Credited as an executive producer on the film, she denies this allowed her to dictate proceedings - even when it came to the numerous sex scenes. "I'm an actress and I'm working for the director," she sniffs. "David Mackenzie wanted them to be as real as possible. I thought it was really intrinsic to the story; that it shouldn't be glamorised." Stella's first sexual encounter with Edgar is on a greenhouse floor, strewn with broken glass. "What can I tell you?" she shrugs. "It was 90 per cent real, including my back, which was cut to ribbons."
The role of Edgar was originally meant for Neeson, until he dropped out to make Kinsey. Did it cause any friction between them? "I think it's just how it was meant to be," she says, stiffening a little. "You can say it would have been a different film. As it is, this is the movie we made and the past is the past."
For the most part, Richardson paints a rosy picture of life with Neeson. Work is not strictly left in the office, she says. "I'm in bed and he'll say: 'Do you want me to go over your lines with you?' Or he'll say: 'Will you read a script I've been offered?'"
How would she react if he vehemently opposed her taking a role? "If I was absolutely set on something, I don't think he would shake me. But I don't think it would occur to that degree, as we're on the same page. There have been moments when he's read something and said: 'I don't think this is any good. I don't think you should do this.'"
After their brief encounter on Ellis Island, it was Richardson who sought out Neeson to star with her in Anna Christie. Richardson soon left her producer-husband of nine years, Robert Fox, for the actor, something of a cause célèbre at the time. While the press had a field day, Neeson and Richardson had their revenge in October 1998, when they successfully sued two Fleet Street papers for suggesting their marriage was on the rocks - donating the libel damages to the victims of that year's bombing in Omagh, Northern Ireland.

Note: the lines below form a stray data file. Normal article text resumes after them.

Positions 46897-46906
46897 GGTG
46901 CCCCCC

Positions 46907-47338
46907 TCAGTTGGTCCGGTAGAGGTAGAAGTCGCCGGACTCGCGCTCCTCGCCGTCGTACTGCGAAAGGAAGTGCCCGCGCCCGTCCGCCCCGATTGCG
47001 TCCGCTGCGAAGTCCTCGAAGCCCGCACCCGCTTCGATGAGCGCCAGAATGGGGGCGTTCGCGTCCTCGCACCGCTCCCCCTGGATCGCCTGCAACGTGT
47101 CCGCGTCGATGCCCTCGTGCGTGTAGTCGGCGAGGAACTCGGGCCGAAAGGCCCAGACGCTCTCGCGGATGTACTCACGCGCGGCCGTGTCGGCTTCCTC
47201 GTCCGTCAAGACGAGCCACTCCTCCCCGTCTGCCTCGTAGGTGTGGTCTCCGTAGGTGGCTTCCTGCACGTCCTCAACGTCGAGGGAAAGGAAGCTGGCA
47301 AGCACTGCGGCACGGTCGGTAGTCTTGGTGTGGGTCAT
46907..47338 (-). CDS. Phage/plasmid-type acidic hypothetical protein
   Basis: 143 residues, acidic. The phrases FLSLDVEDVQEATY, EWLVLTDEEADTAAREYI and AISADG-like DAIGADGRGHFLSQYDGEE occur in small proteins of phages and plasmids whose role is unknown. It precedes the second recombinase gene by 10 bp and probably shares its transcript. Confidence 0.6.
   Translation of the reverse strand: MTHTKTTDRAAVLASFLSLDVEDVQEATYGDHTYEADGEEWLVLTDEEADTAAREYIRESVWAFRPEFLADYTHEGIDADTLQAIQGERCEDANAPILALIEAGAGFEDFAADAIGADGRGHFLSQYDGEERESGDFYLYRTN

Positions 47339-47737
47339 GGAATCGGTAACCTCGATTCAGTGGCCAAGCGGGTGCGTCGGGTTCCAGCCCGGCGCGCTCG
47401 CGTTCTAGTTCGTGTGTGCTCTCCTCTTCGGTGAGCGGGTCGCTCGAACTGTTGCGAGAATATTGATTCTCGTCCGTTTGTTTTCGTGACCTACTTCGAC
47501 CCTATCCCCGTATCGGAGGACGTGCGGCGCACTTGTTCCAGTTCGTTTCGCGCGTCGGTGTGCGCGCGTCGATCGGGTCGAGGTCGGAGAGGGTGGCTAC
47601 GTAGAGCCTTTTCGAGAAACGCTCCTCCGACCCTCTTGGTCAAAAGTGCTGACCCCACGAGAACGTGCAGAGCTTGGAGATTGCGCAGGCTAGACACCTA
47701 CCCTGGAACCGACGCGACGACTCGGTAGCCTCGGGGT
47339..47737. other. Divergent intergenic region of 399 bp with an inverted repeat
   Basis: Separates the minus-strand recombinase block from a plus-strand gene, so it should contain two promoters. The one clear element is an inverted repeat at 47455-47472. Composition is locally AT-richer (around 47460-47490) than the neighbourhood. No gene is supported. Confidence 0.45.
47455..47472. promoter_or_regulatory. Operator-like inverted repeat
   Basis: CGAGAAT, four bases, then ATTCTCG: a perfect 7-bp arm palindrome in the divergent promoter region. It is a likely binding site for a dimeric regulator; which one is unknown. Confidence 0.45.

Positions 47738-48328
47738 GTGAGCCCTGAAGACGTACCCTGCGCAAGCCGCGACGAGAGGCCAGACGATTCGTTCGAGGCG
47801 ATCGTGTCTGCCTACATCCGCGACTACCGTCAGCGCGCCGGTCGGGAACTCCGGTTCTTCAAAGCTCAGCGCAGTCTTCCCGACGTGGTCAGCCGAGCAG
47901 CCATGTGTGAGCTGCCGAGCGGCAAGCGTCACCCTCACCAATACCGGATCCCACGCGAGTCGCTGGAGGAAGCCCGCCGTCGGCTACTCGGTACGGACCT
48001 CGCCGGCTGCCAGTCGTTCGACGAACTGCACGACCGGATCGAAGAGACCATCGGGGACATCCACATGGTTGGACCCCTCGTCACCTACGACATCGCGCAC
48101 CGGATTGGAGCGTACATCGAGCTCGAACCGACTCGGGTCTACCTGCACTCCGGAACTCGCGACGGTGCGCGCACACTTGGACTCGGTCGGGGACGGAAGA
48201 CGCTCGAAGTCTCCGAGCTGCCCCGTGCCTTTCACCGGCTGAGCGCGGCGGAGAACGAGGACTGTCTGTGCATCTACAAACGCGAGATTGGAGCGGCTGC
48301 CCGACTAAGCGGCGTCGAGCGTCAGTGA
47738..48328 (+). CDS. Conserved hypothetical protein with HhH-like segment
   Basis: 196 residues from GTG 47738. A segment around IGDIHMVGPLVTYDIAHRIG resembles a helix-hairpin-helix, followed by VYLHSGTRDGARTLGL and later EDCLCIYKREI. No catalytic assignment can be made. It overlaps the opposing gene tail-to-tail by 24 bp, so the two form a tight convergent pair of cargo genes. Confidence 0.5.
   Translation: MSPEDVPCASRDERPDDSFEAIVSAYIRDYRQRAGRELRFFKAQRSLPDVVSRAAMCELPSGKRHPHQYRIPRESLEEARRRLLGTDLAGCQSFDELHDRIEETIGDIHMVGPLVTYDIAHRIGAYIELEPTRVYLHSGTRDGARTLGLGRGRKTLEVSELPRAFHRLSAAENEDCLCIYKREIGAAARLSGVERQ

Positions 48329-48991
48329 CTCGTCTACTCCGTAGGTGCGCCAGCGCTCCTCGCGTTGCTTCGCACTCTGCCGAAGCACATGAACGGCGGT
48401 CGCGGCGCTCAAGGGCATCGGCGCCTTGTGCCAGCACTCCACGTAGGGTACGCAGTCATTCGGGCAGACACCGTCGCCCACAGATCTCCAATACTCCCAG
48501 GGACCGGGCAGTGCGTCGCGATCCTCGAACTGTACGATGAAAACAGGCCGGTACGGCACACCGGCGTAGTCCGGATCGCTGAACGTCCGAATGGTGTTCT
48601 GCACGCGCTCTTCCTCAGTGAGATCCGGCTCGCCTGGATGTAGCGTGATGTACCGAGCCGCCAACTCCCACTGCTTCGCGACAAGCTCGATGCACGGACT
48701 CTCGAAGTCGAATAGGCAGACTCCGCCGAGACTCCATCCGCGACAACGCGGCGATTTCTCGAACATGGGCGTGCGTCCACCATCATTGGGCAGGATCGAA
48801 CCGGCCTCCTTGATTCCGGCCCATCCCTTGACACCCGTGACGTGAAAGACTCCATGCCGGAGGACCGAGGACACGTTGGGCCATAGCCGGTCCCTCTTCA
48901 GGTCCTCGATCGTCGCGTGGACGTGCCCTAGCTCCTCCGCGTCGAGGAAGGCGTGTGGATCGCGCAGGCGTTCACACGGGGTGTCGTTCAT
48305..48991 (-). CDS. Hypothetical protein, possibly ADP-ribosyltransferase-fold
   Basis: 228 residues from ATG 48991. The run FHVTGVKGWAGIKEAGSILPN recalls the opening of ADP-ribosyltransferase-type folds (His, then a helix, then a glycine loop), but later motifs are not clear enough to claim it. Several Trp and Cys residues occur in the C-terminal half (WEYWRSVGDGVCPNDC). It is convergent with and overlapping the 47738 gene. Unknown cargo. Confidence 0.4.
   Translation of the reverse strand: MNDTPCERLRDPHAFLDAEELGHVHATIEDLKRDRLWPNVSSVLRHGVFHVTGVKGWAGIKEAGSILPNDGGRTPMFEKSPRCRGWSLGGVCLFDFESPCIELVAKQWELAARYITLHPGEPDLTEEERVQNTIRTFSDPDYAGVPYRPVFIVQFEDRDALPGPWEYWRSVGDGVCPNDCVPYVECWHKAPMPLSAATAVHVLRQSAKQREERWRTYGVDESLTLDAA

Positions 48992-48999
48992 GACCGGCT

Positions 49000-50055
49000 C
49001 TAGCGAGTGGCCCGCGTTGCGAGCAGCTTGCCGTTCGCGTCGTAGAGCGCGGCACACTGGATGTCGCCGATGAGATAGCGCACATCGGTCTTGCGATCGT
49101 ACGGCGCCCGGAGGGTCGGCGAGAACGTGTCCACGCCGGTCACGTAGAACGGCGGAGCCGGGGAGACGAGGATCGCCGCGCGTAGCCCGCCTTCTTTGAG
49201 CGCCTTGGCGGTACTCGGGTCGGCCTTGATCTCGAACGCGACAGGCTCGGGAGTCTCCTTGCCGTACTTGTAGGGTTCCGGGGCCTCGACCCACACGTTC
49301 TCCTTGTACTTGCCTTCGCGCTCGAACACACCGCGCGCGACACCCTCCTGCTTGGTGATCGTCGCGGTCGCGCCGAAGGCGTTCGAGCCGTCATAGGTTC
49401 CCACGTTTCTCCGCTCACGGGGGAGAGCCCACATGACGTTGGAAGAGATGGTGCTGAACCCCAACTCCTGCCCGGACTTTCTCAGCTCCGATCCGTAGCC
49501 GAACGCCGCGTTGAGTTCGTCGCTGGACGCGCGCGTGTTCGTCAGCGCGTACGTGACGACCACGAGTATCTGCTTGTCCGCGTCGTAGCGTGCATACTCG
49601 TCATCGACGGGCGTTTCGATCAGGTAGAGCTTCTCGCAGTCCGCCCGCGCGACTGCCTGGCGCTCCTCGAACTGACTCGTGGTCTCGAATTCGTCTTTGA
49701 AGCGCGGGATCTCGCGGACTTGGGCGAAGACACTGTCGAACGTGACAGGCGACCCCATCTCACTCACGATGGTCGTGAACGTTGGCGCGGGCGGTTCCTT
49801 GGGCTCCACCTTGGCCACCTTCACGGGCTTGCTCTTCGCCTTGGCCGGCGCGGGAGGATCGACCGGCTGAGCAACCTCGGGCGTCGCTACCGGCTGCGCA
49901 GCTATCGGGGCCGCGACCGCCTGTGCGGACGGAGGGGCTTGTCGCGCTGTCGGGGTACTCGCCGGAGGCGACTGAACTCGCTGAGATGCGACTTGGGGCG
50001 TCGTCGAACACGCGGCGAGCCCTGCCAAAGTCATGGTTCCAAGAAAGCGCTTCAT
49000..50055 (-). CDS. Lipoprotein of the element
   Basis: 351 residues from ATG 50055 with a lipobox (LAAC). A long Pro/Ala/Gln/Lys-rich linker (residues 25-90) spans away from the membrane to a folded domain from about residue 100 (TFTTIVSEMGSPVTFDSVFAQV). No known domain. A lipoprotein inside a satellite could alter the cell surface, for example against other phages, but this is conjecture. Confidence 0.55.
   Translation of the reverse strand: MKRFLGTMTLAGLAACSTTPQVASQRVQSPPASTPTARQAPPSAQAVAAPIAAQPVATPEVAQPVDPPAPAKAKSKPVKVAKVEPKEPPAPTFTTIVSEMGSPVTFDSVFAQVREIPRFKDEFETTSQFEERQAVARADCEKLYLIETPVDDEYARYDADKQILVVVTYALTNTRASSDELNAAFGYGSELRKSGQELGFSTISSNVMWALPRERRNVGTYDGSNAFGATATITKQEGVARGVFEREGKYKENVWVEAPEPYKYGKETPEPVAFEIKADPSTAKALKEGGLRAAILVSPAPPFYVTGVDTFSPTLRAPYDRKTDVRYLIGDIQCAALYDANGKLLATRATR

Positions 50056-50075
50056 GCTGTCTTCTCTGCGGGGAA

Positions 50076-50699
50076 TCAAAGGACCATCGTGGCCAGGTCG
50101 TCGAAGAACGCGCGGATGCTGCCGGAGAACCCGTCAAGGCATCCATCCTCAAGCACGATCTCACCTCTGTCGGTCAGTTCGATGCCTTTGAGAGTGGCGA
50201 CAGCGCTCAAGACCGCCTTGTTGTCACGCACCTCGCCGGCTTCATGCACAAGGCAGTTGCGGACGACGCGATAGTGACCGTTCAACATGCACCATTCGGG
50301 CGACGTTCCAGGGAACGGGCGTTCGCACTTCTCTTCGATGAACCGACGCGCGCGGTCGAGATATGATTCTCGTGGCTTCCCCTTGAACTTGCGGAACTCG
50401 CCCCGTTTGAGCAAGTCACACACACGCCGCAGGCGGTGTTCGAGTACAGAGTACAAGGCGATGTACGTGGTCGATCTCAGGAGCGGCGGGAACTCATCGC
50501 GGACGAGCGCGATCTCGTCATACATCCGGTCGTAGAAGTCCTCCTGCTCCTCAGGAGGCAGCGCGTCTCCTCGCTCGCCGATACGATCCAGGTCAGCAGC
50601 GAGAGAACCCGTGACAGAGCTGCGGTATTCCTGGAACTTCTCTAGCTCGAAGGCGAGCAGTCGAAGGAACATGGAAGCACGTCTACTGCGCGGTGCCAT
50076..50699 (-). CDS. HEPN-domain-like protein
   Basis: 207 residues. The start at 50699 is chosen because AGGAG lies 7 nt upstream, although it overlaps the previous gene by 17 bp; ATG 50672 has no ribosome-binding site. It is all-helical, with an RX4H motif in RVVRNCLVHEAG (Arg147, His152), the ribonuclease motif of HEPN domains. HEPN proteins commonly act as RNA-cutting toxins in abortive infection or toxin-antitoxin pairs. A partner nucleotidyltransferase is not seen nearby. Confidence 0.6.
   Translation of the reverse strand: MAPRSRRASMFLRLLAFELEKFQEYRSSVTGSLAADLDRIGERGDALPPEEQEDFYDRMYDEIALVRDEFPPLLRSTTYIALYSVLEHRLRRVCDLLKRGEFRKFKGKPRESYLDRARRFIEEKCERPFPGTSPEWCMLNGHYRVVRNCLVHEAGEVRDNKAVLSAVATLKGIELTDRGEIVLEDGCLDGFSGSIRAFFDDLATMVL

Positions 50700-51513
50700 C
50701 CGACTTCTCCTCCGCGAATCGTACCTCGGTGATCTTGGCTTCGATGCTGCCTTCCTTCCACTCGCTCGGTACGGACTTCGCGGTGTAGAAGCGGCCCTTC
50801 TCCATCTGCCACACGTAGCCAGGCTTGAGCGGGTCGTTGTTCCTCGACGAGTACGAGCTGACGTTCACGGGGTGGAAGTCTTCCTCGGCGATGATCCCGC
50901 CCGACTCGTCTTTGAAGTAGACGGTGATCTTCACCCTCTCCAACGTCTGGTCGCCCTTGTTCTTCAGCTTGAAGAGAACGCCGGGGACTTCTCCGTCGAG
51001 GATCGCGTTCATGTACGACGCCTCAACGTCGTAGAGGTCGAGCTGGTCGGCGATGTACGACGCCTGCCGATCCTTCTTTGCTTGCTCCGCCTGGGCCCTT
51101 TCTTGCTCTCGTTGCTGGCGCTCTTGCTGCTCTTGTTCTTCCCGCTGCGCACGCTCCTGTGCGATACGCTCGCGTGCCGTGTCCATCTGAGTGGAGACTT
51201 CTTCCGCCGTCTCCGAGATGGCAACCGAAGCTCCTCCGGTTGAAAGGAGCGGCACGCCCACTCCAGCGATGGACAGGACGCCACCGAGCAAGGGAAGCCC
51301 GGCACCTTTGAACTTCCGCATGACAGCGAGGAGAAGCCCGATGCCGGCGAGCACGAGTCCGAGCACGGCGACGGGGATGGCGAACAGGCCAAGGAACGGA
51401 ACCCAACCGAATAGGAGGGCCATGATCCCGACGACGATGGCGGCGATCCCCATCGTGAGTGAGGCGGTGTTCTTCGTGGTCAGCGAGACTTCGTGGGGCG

Living outside New York, on a huge ranch, near the town of Millbrook, they have two sons, 10-year-old Michael and eight-year-old Jack. Richardson admits there are "little twinklings" of the acting gene in one of her sons, "but I'll try to stamp it out!" She is dead set against her children being seduced by acting. "They'd be the sons of a great actor," she says. "And that's quite a gorilla to carry on your back. This profession is very tough and not many people make it , and even if you do, then you can still get slapped in the face constantly. So I hope they do something else - but if they're determined, so be it."
Richardson knows what it is like to be an acting hopeful and the offspring of famous parents. Her parents divorced when she was four. When she was 11, she found out that her father was bisexual. At the time, she was upset "because of the social stigma", but it soon ceased to be a problem. Richardson died in 1991 of Aids-related complications, but not without a fight. "My father would get on his tennis court every day and hit balls, come rain or shine, even when he was practically hobbled because his feet were so swollen and so covered in Kaposi's," she says.
As she is now a supporter of Aids charity amfAR, I wonder how her mother's staunch socialist views, campaigning on behalf of the Worker's Revolutionary Party and so on, impacted upon her social conscience. "As I grew up in that world and saw how much it affected her world and how much it affected our childhood, it made me very aware of politics," she says. "Of course, I'm a citizen and I have my own private feelings and thoughts, but I don't care to share them."
Despite living in the US, Richardson remains close to her family. As if to prove it, she recently completed work on The White Countess, the last Merchant/Ivory production to roll before the death of producer Ismail Merchant, alongside her mother and aunt.
The film is set in 1930s Shanghai, and Richardson plays a Russian countess who is drawn towards Ralph Fiennes's blind former US diplomat. "It's a huge, romantic epic, very David Lean-Casablanca-esque," she says. "Basically, it's about two completely dispossessed people, who have lost other things in their lives, and eventually find each other. My mother plays my aunt, confusingly! And my aunt plays my mother-in-law!"
The only previous time Richardson worked with her mother was in a 1986 stage production of The Seagull, where she garnered an award for most promising newcomer. "I was intimidated then," she says, "but doing this movie, it was great to be together."
After years of spending time in the shadows of the Redgrave clan, it seems as if Natasha Richardson is finally staking a claim to be remembered as one of the family's great actresses.
'Asylum' opens on 9 September; 'The White Countess' is released on 25 NovemberReuse content